Afghan children play football in Kabul, Nov. 23, 2014.
Credit: SHAH MARAI

It's been a rough few months for the World Health Organization (WHO), which has come under fire for its response to the Ebola outbreak that's now killed at least 4,500 people in West Africa. The Associated Press obtained an internal document last week laying out the causes for the agency's failure to curb the devastating crisis. It will not instill you with confidence. 

That said, even as it struggles to battle Ebola, the WHO is now close to winning a different, longer battle in global health. This month, the United Nations released their annual update on childhood mortality and it's good some very good news in it — child mortality rates have been cut in half since 1990, when 90 out of every 1,000 children died before their fifth birthday. (The goal is to cut that number by two-thirds before 2015.)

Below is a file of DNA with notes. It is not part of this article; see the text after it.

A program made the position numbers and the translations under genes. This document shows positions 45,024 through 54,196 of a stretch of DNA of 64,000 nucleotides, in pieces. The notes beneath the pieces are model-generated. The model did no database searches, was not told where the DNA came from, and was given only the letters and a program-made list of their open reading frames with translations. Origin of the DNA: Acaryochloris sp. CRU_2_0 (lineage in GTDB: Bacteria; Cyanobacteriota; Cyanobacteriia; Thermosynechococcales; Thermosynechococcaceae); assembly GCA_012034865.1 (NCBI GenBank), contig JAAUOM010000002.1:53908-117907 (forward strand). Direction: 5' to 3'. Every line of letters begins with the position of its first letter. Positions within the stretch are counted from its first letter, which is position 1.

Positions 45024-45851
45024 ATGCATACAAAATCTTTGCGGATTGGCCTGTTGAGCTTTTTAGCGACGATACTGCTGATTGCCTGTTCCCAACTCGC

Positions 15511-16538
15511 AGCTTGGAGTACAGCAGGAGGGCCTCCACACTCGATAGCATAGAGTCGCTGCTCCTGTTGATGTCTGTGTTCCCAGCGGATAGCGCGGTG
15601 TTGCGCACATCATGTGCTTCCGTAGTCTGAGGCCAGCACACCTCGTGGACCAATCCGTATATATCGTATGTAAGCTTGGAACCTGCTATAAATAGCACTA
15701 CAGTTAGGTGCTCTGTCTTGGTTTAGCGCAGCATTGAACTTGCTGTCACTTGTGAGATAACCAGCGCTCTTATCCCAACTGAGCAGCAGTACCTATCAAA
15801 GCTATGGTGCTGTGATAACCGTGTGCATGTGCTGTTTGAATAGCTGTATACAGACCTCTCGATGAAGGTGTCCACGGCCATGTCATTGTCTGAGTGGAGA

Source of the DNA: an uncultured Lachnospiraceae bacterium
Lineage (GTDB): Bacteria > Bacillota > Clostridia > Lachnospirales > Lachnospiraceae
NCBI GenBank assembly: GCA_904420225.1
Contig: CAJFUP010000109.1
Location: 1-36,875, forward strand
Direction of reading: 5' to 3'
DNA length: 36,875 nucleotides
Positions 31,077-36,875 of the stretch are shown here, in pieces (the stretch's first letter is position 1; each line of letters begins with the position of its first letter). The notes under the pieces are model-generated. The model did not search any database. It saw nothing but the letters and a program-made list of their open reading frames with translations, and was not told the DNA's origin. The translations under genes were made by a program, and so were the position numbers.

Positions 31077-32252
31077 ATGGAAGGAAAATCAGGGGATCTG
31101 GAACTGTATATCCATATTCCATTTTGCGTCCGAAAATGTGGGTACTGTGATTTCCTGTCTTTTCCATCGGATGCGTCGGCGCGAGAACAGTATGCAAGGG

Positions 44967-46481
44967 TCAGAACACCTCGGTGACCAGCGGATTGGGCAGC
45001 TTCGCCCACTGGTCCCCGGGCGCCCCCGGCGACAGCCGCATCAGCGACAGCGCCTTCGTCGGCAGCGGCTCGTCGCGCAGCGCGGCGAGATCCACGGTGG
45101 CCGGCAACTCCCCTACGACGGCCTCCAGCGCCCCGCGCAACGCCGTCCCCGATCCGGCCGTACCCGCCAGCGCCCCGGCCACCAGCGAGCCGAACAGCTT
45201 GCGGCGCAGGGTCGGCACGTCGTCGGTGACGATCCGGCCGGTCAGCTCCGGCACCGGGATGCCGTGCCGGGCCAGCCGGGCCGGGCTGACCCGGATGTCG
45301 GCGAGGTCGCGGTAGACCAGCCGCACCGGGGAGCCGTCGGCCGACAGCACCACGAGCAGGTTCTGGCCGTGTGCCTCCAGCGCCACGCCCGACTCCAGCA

To put that in perspective, that means 100 million children (the population of the Philippines) who would have died if they'd been born two decades ago made it past their fifth birthday. The slider graphic below shows you just how far we've come. Use the bar in the middle to slide between the heat maps of 1990 and 2013. 

 

Below is a chart showing under five mortality rates by region. The black dashed line represents the Millenium Development Goal target for each region. The numbers under each set of bars show the percent change in under-five mortality since 1990.

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